Clinical centres in higher income settings may be able to conduct pre-ART genotyping to assess for resistance, similar to the current United States guidelines [26], and more easily individualize treatment regimens than in less well resourced centres in the region.


WHO conducted a global meta-regression analysis of studies on transmitted HIVDR in low-income and middle-income countries (LMICs), excluding WHO surveys, in recently infected patients and pre-ART chronically infected patients published between 2003 and 2010 [2▪▪]. Overall aggregated rates of having at least one drug-resistance mutation reported were lowest in 2005 (1.9%) and highest in 2009 (6.6%), with the most recent data from 2010 (2.1%). NRTI resistance varied from 0 to 2.3%, NNRTI resistance from 0.9 to 3.3% and protease inhibitor resistance from 0 to 0.9%. Within Asia, studies were included from Cambodia (N = 2), China (N = 11), India (N = 8), Thailand (N = 7) and Vietnam (N = 6). Rates of resistance across the Asian studies were all less than 5% within the last 5 years of the analysis (Table 1).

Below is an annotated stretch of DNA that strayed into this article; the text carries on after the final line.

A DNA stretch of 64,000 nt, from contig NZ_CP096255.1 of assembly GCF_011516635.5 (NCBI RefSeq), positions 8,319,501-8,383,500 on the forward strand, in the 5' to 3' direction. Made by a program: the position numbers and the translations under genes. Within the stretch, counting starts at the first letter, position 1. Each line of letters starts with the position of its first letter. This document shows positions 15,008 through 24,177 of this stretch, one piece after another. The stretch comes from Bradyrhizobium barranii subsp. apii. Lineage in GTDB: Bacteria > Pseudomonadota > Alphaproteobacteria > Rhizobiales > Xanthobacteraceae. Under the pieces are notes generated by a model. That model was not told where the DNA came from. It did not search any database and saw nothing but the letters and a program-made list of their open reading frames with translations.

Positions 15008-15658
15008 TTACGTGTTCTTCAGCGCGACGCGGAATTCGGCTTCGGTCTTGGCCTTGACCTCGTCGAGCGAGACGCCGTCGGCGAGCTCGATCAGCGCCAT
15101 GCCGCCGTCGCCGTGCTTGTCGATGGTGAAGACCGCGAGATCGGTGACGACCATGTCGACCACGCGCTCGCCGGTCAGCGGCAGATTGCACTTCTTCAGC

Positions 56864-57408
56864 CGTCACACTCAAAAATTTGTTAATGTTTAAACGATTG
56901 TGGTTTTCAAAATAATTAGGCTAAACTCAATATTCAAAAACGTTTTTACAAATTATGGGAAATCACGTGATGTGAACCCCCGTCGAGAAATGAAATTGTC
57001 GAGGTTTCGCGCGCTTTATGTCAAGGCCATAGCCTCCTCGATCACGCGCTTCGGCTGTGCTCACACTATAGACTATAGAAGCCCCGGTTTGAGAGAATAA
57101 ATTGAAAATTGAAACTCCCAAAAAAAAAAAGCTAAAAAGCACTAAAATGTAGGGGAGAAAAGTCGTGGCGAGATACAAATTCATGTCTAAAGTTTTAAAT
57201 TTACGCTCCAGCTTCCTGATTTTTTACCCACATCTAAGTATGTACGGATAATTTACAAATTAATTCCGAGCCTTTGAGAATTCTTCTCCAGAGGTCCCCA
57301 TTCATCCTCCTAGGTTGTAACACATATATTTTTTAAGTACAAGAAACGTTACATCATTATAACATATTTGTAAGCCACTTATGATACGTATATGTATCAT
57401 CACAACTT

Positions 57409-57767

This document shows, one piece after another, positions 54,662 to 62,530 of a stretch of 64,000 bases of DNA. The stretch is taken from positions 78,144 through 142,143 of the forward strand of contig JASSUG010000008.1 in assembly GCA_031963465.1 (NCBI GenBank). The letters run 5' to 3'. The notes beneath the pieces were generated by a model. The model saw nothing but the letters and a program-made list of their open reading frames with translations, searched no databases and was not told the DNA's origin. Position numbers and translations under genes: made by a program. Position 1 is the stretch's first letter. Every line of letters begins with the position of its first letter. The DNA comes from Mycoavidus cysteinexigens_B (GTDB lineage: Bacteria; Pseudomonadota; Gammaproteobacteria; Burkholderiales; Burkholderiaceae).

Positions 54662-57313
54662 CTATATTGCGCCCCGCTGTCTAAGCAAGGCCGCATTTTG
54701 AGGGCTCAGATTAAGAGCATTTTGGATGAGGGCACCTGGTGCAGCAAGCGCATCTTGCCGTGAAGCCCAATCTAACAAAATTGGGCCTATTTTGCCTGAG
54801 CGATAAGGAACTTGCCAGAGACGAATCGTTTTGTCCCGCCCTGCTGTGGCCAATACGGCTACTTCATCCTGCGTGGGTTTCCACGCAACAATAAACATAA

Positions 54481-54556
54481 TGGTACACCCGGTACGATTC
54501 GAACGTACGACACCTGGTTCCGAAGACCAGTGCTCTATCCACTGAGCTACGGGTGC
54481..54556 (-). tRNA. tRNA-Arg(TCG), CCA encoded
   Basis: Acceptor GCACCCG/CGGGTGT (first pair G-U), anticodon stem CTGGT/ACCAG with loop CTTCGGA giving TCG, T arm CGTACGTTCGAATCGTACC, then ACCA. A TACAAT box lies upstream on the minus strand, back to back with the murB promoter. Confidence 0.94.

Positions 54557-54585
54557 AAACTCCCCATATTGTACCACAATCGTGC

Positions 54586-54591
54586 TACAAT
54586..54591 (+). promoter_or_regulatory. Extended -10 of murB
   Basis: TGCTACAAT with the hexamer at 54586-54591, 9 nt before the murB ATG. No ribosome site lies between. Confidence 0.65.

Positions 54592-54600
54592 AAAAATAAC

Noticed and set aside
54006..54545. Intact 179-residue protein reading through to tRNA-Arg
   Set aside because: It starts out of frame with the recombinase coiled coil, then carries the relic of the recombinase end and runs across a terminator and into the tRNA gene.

Table 1:
Prevalence of at least one HIV drug resistance mutation among antiretroviral therapy-naive patients from Asia included in publications systematically reviewed by the WHO*

Between 2005 and 2009, 24 surveys of transmitted HIVDR were conducted in Asia following WHO guidelines [5▪▪]. These surveys are conducted according to a specific methodology focusing solely on recently infected individuals. Survey sites are advised to recruit from a defined geographic area where ART has been available to at least 20% of eligible patients for at least 3 years. Up to 47 consecutively identified asymptomatic patients with laboratory-confirmed HIV, who are under 25 years of age, and have no history of previous pregnancies, can be enrolled [27]. WHO surveillance conducted among voluntary counselling and testing centre clients in Cambodia (one survey) and Vietnam (one survey) each demonstrated a transmitted HIVDR prevalence between 5 and 15% to at least one drug class. Of the 10 surveys conducted in mainland China between 2008 and 2009, only a 2009 Beijing survey reported resistance between 5 and 15%, all due to the M46L mutation to protease inhibitors [13▪]. All other WHO surveys in the region (in China, India, Indonesia, Thailand, Vietnam) consistently reported less than 5% transmitted HIVDR among the specific populations assessed.